From basketball players in the NCAA tournament to middle age runners on the sidewalk, who is at risk and why? If you have lived an active lifestyle, participated in sports or even follow sports you’ve probably heard of or experienced ‘shin splints’ at some point. But what are shin splints?
In the physical therapy world, it is referred to as medial tibial stress syndrome (MTSS).
Athletes often experience this as pain along the inside portion of the shin when they exercise. If you recently increased your physical activity more than your body is used to, and you feel this pain in your shin, it is possible that you are in the acute phase of MTSS. Pain is often with early activity and decreases with continued exercise in this phase of the syndrome.
If you’ve had this syndrome for a long time, you may feel pain even after activity is ended and may also feel pain at rest.
In long standing MTSS, the affected part of the bone is 15% more porous than control subjects. This means that the bone may be weaker! (1)
May be one of the reasons professional athletes end up with open tibial fractures. They play through the pain of medial tibial stress syndrome, develop stress fractures of the tibia and continue to play on these stress fractures. The bone will progressively get weaker and the risk for fracture continues to increase until it gives way (1).
There is not much research out there, however, there was a study performed using on-screen pressure mapping to assist physical therapy with increasing lateral pressure for heel strike and control eversion during loading response/stance phase of gait. 30 minutes, 18 sessions.
Added this with exercise and NMRE to decrease musculoskeletal impairments related to foot posture, gait mechanics, flexibility and balance. 30 minutes, 3x/week.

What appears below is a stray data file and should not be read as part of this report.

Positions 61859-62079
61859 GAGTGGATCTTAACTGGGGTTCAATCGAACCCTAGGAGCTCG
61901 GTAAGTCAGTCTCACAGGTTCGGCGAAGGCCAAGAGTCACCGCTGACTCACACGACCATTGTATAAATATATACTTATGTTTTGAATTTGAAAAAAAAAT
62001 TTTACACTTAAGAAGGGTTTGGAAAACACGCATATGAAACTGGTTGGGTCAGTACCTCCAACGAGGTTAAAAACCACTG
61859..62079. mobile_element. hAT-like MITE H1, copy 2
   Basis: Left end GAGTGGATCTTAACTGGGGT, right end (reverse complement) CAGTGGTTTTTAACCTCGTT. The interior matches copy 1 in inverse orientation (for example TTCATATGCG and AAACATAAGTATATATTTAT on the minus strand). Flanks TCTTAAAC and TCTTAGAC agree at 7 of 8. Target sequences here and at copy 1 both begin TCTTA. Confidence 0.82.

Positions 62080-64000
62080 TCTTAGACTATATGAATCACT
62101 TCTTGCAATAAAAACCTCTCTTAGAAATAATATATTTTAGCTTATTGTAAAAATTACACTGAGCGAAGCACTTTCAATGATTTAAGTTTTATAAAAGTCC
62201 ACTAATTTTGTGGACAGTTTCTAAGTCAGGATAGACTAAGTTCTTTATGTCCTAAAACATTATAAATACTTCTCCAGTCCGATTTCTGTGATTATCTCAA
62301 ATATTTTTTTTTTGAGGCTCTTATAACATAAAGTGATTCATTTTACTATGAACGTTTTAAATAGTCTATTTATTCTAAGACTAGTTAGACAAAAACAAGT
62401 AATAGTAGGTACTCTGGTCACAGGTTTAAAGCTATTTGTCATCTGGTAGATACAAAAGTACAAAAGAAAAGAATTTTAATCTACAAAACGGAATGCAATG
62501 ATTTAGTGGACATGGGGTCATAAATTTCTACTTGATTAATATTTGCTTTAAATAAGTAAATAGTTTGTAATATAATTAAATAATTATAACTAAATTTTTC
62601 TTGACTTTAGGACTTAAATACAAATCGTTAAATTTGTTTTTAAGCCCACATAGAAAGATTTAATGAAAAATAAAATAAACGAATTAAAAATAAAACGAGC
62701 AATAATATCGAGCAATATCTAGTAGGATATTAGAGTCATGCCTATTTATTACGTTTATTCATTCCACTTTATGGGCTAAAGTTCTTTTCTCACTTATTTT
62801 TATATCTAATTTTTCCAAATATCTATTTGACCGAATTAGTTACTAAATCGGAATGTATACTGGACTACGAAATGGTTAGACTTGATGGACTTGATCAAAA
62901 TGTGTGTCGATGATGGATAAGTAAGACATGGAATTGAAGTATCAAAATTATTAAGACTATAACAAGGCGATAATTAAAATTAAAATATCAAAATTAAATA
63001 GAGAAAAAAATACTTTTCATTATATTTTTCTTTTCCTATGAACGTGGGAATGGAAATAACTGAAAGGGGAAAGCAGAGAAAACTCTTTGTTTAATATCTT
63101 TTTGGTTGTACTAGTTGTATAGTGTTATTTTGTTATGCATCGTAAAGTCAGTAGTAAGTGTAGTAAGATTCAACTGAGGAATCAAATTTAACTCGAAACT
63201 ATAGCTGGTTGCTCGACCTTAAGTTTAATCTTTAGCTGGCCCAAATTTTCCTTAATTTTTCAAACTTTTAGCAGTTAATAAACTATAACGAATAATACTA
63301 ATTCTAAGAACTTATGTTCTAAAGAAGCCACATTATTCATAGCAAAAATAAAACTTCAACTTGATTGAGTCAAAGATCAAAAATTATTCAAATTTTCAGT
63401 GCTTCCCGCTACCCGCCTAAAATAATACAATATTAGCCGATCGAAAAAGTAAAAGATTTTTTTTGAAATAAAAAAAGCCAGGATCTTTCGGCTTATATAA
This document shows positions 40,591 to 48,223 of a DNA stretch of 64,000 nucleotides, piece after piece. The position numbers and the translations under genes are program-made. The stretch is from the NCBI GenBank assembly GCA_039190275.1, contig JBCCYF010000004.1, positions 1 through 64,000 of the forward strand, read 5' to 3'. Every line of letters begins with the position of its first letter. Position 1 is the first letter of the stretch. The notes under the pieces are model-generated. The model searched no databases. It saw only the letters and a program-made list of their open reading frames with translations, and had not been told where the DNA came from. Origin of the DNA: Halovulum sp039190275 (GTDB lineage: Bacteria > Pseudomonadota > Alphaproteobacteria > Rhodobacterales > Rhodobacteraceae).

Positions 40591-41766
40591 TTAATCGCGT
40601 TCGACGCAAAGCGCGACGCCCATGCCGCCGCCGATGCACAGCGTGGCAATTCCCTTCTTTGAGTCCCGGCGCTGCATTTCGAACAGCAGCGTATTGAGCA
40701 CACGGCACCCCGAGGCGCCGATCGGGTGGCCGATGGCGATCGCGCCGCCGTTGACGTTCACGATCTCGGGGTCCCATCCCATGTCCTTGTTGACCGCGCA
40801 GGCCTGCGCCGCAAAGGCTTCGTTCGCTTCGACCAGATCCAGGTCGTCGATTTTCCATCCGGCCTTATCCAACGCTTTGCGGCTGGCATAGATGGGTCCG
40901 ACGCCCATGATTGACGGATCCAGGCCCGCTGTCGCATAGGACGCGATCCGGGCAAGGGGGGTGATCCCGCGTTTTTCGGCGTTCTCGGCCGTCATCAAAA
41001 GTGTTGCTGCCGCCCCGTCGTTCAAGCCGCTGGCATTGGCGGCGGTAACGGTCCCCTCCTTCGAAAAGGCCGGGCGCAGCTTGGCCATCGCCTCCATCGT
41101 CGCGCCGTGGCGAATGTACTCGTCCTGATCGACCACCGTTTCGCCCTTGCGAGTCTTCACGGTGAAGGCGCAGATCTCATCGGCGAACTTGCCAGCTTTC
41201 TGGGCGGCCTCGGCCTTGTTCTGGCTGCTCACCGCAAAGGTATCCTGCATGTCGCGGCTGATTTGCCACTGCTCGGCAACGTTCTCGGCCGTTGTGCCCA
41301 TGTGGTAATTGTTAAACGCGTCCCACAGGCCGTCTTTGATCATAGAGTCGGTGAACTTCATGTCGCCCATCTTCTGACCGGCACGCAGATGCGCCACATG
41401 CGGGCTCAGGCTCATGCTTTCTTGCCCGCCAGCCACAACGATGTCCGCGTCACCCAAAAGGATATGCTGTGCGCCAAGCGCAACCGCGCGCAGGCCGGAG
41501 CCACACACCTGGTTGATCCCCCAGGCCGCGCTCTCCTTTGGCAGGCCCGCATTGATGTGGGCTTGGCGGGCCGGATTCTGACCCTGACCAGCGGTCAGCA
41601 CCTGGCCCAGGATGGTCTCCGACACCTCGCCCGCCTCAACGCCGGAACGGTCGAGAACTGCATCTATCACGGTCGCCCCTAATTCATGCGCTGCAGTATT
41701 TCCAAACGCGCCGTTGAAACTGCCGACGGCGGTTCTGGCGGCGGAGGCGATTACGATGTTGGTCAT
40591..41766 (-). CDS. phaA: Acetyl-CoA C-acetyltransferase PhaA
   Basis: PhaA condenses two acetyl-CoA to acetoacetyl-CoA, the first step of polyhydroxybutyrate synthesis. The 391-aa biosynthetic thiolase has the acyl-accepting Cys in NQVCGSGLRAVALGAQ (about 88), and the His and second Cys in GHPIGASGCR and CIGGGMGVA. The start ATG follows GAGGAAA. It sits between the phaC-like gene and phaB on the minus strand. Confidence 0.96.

Results: intervention group had ¼ the risk of developing MTSS. “Gait retraining is a viable strategy for reducing impact of MTSS” (2)
If you are experiencing shin splints, schedule your complimentary injury screen at an Athletico physical therapy clinic near you!
The Athletico blog is an educational resource written by Athletico employees. Athletico bloggers are licensed professionals who abide by the code of ethics outlined by their respective professional associations. The content published in blog posts represents the opinion of the individual author based on their expertise and experience. The content provided in this blog is for informational purposes only, does not constitute medical advice and should not be relied on for making personal health decisions.
(1) Reshef et al (2012) Medial Tibial Stress Syndrome. Clin Sports Med 31, p273-290.
(2) Sharma et al (2014) Gait Retraining and incidence of medial tibial stress syndrome in army recruits. Medicine and Science in Sports and Exercise.
Moen et al (2009) Medial Tibial Stress Syndrome: A Critical Review Sports Med 39, p523-545
Newman et al (2013) Risk Factors Associated with medial tibial stress syndrome in runners: a systematic review and meta-analysis. Open Access Journal of Sports Medicine 4: 229-241.
Sharma et al (2011) Biomechanical and lifestyle risk factors for medial tibial stress syndrome in army recruits: A prospective study. Gait and Posture. 33: 361-365
Tweed et al (2008) Biomechanical risk factors in the development of medial tibial stress syndrome in distance runners. Journal of the American Podiatric Medical Association. Vol 98, No 6.
Yates and White (2004) The incidence and risk factors in the development of medial tibial stress syndrome among naval recruits. American Journal of Sports Medicine Vol 32, No 3.